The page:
Shows & Panels
- The 2014 Big Picture on Cyber Security
- AFCEA Answers
- Ask the CIO
- Building the Hybrid Cloud
- Connected Government: How to Build and Procure Network Services for the Future
- Continuing Diagnostics and Mitigation: Discussion of Progress and Next Steps
- Federal Executive Forum
- Federal Tech Talk
- The Future of Government Data Centers
- The Future of IT: How CIOs Can Enable the Service-Oriented Enterprise
- The Intersection: Where Technology Meets Transformation
- Maximizing ROI Through Data Center Consolidation
- Moving to the Cloud. What's the best approach for me
- Navigating Tough Choices in Government Cloud Computing
- The New Generation of Database
- Satellite Communications: Acquiring SATCOM in Tight Times
- Targeting Advanced Threats: Proven Methods from Detection through Remediation
- Transformative Technology: Desktop Virtualization in Government
- The Truth About IT Opex and Software Defined Networking
- Value of Health IT
- Air Traffic Management Transformation Report
- Cloud First Report
- General Dynamics IT Enterprise Center
- Gov Cloud Minute
- Government in Technology Series
- Homeland Security Cybersecurity Market Report
- National Cybersecurity Awareness Month
- Technology Insights
- The Cyber Security Report
- The Next Generation Cyber Security Experts
Shows & Panels
TSP returns: Holding steady vs. moving around
Monday - 8/22/2011, 3:53pm EDT
Federal News Radio
People who stuck with their investments through the 2008-09 crash had a bigger pay-off than those who made changes.
Reuters reports that Fidelity Investments analyzed 7.1 million 401(k) accounts and found those who changed allocations and pulled out of stocks only saw an average increase of 2 percent. Those who exited stocks and returned saw an average of 25 percent. Meanwhile, investors who didn't move at all saw an increase of 50 percent.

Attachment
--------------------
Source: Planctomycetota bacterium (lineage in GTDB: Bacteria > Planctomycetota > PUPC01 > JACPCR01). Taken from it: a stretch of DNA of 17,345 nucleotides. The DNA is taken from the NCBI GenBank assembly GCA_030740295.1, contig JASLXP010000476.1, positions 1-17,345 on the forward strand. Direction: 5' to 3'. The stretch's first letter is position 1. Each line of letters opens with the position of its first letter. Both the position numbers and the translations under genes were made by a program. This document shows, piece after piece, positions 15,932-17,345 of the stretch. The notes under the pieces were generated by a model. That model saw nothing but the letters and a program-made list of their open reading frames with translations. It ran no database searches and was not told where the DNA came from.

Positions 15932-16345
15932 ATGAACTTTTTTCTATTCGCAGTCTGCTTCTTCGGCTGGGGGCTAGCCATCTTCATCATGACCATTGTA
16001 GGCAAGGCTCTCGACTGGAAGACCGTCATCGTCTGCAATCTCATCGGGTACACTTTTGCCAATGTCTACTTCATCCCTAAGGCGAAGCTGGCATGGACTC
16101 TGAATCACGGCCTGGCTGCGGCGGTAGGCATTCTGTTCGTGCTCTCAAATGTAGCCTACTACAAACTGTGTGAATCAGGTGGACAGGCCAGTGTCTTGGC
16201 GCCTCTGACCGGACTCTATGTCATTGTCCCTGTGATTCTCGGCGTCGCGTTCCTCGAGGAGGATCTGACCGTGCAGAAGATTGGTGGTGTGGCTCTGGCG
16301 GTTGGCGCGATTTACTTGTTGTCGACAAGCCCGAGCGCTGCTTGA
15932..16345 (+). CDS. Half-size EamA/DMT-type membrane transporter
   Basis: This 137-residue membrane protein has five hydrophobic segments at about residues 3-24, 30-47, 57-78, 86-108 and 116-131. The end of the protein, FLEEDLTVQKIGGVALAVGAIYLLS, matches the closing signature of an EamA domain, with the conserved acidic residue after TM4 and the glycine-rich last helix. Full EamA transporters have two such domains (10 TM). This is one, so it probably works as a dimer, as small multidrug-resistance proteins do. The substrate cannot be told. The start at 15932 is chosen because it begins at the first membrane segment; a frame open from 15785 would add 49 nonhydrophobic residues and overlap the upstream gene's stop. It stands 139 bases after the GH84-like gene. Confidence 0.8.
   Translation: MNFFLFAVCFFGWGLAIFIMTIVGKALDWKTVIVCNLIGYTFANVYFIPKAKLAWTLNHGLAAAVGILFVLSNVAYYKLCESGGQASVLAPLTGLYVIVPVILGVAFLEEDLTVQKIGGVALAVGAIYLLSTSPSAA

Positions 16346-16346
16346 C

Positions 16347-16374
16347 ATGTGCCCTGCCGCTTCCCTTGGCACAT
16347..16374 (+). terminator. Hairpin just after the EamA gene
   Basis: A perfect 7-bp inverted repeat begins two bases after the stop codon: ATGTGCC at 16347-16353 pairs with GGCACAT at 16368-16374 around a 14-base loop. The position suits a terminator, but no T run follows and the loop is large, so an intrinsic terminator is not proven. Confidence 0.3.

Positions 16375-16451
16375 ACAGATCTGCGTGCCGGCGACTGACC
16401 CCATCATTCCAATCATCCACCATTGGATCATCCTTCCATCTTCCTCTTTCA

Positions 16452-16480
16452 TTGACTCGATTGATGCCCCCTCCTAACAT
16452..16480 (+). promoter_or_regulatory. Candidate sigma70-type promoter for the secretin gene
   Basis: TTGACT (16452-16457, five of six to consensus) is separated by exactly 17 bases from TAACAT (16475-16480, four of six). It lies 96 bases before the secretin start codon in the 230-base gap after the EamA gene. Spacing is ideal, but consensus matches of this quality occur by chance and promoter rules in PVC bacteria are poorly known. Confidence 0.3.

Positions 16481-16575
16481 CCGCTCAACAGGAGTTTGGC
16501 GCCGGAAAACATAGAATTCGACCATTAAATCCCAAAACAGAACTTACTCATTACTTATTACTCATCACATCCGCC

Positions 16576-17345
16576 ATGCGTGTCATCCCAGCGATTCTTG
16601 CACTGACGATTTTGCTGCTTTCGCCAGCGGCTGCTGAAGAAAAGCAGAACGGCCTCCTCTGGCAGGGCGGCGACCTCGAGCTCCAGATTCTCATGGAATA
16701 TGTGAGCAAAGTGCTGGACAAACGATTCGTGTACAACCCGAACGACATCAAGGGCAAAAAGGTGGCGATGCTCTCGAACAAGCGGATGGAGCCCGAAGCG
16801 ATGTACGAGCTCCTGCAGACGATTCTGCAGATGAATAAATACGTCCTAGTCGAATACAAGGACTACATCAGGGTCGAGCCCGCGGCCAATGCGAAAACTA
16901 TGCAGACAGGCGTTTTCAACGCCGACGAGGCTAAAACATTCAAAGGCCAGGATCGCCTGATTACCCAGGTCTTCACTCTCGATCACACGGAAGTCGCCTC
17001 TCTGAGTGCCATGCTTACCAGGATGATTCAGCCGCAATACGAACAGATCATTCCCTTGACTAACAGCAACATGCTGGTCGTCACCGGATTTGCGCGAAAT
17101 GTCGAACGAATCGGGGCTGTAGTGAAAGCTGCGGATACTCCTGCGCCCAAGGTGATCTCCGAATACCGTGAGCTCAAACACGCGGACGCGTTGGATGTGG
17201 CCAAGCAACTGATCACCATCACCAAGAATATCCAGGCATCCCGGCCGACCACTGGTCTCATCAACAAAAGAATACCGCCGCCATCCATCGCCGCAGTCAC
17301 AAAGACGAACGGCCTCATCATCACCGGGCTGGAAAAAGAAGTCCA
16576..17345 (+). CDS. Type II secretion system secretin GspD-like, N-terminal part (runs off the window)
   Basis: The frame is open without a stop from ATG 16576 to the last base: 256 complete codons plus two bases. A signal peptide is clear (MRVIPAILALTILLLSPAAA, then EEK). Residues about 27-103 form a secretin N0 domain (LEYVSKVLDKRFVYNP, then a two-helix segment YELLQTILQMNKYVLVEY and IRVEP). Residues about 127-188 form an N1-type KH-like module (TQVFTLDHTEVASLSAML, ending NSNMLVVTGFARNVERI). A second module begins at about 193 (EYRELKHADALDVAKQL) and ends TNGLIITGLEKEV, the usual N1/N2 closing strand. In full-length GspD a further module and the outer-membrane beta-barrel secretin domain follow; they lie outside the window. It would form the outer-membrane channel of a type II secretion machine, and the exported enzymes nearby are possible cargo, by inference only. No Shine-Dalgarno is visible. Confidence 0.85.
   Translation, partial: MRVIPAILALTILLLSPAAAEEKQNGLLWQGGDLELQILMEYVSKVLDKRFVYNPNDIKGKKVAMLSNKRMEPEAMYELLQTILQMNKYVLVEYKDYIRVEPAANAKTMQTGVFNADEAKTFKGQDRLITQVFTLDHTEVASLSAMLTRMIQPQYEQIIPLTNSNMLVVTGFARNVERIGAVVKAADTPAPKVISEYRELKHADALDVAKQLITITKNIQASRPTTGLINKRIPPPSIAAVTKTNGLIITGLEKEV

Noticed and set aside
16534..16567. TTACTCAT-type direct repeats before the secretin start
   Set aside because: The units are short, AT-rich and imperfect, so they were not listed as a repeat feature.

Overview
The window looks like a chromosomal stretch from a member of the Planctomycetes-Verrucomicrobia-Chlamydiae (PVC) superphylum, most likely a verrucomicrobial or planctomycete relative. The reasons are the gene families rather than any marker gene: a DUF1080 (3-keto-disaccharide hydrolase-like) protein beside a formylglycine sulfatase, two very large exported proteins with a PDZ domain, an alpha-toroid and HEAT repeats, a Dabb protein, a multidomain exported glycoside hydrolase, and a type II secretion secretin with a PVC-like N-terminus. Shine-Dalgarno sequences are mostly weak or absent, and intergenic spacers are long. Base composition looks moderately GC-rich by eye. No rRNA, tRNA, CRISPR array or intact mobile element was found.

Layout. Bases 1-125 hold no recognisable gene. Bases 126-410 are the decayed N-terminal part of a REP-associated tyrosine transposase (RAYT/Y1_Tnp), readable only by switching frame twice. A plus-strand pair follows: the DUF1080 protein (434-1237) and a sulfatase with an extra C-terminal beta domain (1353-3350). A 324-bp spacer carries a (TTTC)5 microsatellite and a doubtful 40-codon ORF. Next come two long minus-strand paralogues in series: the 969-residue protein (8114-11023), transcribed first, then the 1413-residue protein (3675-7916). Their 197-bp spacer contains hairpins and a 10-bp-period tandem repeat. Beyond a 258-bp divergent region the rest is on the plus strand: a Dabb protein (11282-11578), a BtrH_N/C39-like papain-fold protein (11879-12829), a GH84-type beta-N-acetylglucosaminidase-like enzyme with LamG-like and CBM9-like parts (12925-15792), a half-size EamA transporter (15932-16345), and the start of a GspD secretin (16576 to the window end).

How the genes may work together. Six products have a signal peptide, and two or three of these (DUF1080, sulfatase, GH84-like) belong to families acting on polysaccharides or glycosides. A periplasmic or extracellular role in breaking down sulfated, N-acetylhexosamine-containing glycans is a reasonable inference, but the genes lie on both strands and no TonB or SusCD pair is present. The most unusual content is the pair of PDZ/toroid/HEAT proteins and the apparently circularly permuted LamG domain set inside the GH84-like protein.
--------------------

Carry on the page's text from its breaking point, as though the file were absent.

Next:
The lesson to hold steady could hold true during the most recent market slides after the S&P downgraded U.S. credit.
"An awful lot of people have gotten it, they understand it and they built up the intestinal fortitude to stay during these rocky days," said Tom Trabucco, director of external affairs for the Federal Retirement Thrift Investment Board, which oversees the Thrift Savings Plan.
"If you look at it from a larger perspective - and hopefully people over time can get to that point - you see the wisdom of having a long-term plan and staying with it for the long haul," Trabucco said.
Debt limit and the G Fund
When the government reached its $14.3 trillion borrowing limit in May, the Treasury Department stopped issuing securities to the Thrift Savings Plan's G Fund so the government could continue borrowing.
But your G Fund investments were and are still safe, Trabucco said.
When the government reaches the debt limit, the Treasury Secretary - by law - immediately issues securities that "replicate what would've been there if issued in an uninterrupted period," Trabbuco said.
When the debt limit was raised, the Treasury paid the securities' net interest that would have accrued over that same period. Treasury must also file a report within 30 days of the debt being raised. That report will be posted on the TSP website once the board receives it, Trabucco said.